Q: One of the reasons I don’t like flying is the cramped quarters in coach. Last time I flew I had the misfortune of sitting behind someone who reclined his seat back as soon as the airline rules allowed. He left it that way for the rest of the flight. Is it ethical to recline your seat back on a long flight in coach? If you are on the receiving end, is it justifiable to say something? To recline your own seat? To periodically press your knees forward into the small of the reclining passenger’s back?
When I first considered your question I viewed it as raising an issue of thoughtfulness and consideration more than of ethics. However, in the Malthusian race to the bottom that characterizes today’s airline coach environment, I believe your question has distinct ethical overtones.
It certainly can be thoughtless and inconsiderate to exercise your reclining rights in coach. When a passenger seeking to maximize his creature comforts does this, what does it do to the hapless person behind them? I’ll tell you what it does. Oh, yes I will. It shrinks the visible space of the person behind them by 35 per cent. It jams their knees into the seatback. It makes working on their tray table difficult or impossible. It raises their claustrophobic anxiety level. It requires them to contort like Gumby in order to stand up or sit down again. Any questions, Mr. Recliner?
I suppose a recliner in the coach cabin could successfully defend against a charge of thoughtlessness if the person behind them was small, or did not mind yielding their personal space for some other reason. That, however, would require the recliner to inquire of their fellow aft passenger before they reclined. I have never seen this happen, although I would very much like to.
What turns the issue into one of ethics is the forcible appropriation and occupation of another person’s scarce, some would say precious, space within the packed confines of an airplane. There are no win-win solutions here. We are dealing with a classic, zero-sum game. In this situation we need ethical rules that help us tell right from wrong, and guide us in how we treat each other while we are caged in a hurtling aluminum tube at 2 5,000 feet.
You do not identify the precise cabin locations of you and your nemesis. These details are significant. For example, a passenger reclining back into the comparatively ample space of an exit-row seat has little or no ethical concern. On the other hand, if a bulkhead or exit-row passenger reclines into the space behind them, they deserve to be summarily added to the federal no-fly list for at least one year. By the way, that’s felony time in most jurisdictions.
Gray and not-so-gray areas
In between these obvious situations are some gray, and not so gray, areas. Let me be frank. Reclining to watch the in-flight movie does not justify invading a fellow passenger’s territory. If it did, you should also be able to sprawl into the space of the person next to you, and drape your legs over the top of the seat in front of you.
A flier who needs to sleep might validly lay claim to the ethical laxity of a recliner, if they have tried and really cannot sleep sitting upright, and if they are trying to sleep out of true need and not mere boredom. Still, ethics would require that they use the recliner only sparingly when necessary. When they wake up to become, say, eaters or readers, they should also promptly become upright.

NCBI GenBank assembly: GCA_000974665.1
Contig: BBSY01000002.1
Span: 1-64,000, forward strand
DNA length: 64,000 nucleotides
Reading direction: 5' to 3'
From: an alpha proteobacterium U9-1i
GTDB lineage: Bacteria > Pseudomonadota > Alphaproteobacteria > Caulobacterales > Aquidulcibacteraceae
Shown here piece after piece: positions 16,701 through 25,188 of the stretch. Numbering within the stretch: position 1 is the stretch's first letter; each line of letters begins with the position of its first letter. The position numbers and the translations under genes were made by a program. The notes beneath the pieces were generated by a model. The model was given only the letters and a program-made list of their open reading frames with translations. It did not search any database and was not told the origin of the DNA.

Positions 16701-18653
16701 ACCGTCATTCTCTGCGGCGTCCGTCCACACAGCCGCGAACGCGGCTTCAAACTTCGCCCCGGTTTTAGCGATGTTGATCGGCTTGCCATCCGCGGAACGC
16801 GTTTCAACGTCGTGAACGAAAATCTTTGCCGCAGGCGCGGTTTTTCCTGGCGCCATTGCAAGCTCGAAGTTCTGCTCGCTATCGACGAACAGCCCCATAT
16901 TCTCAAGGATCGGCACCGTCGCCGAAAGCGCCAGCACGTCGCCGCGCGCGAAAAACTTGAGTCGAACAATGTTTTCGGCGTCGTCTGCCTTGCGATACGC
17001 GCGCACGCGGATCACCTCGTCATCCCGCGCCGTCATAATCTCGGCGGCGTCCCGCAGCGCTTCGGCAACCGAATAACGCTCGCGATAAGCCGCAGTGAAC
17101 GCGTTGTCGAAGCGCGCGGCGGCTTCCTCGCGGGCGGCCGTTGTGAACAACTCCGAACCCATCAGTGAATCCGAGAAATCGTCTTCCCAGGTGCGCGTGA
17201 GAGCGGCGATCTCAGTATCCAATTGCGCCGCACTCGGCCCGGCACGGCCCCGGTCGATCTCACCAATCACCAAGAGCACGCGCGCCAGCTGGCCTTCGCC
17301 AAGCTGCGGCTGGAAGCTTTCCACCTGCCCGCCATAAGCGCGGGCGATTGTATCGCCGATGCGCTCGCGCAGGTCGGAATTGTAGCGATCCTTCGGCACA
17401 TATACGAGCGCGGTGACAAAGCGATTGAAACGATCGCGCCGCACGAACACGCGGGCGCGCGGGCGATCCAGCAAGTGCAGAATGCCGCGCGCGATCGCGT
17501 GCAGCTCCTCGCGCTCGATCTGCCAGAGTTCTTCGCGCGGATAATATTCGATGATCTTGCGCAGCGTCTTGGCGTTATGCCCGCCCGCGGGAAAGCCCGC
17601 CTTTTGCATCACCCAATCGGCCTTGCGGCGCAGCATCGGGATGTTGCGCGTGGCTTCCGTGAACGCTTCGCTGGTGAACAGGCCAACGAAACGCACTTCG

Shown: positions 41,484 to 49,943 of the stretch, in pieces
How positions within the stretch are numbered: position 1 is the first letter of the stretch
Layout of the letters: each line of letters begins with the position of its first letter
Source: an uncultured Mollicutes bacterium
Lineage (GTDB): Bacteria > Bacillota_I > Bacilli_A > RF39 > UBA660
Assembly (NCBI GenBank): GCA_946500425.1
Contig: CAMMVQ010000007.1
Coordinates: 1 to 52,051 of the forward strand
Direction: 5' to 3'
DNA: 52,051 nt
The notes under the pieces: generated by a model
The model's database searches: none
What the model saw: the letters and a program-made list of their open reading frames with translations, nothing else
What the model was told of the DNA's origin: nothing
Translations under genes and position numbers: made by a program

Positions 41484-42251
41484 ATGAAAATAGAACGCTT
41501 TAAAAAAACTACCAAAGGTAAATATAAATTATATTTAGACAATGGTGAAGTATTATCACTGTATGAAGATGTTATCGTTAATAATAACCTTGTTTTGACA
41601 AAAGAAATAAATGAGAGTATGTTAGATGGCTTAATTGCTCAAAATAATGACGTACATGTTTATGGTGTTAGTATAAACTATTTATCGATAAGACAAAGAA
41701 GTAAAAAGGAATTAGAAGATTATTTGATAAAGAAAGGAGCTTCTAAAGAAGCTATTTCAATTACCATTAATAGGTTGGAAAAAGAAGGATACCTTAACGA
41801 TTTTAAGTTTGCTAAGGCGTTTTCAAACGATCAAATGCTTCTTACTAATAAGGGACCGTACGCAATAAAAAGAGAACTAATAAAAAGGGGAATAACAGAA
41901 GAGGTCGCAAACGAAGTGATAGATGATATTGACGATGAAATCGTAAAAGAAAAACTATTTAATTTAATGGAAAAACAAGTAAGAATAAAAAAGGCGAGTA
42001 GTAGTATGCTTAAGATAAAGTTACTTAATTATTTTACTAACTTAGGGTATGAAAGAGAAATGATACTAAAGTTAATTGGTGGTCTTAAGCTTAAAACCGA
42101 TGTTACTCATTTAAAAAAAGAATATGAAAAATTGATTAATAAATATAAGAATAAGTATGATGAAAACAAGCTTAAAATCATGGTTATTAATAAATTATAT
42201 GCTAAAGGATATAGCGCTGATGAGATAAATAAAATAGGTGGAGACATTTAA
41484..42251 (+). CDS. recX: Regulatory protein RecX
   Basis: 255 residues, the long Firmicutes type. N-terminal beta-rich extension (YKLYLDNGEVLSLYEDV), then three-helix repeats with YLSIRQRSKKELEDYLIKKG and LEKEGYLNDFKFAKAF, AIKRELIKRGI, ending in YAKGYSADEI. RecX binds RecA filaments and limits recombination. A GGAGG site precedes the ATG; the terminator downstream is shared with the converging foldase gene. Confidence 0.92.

The most problematic situation involves a large person who was not able to reserve an aisle seat — particularly when they are also the victim of a front recliner. Such hapless travelers deserve compassion, not judgment.
What are the ethical responses when a passenger in front of you appropriates your space?
You are certainly within your rights to talk to them, but you would probably receive a rude rebuff, and a lingering feeling of animosity that would hang like a pall over adjacent seat rows for the rest of the flight. And if you happened to succeed in your quest to reclaim your space and the flight attendant got wind of it, the airline would probably charge you an additional $25 for preferred seating.
You could recline your own seat back in an attempt to regain your lost space, but the problem with that solution is obvious. At least, it is to students of ethics.
Reader David VanSpeybroeck aptly described this all-too-human “domino” phenomenon. He saw it applied to on-street parking, in a tough Boston neighborhood in which he spent some of his earlier years. If an “outsider” parked in a resident’s “own” spot, the “owner” would break the offending car’s rear-view mirror in retaliation. The “owner” would then park in another spot, becoming an “outsider” to that other “owner,” who would break that outsider’s mirror and go park in another spot. And so on. As a result, David recalls his street as constantly littered with broken mirror glass.
Which leaves the option of periodically stretching, and happening to press your knees forward into the small of the reclining passenger’s back. Or using his headrest as a handy grab bar when Gumbying up to use the restroom.
Was that really so wrong?
Rick Pope writes Columbia River Reader's monthly ethics column. He is a Portland trial lawyer with Kirklin Thompson & Poper LLP, at www.ktp-law,com. He regularly represents plaintiffs as well as defendants, although not generally in the same case.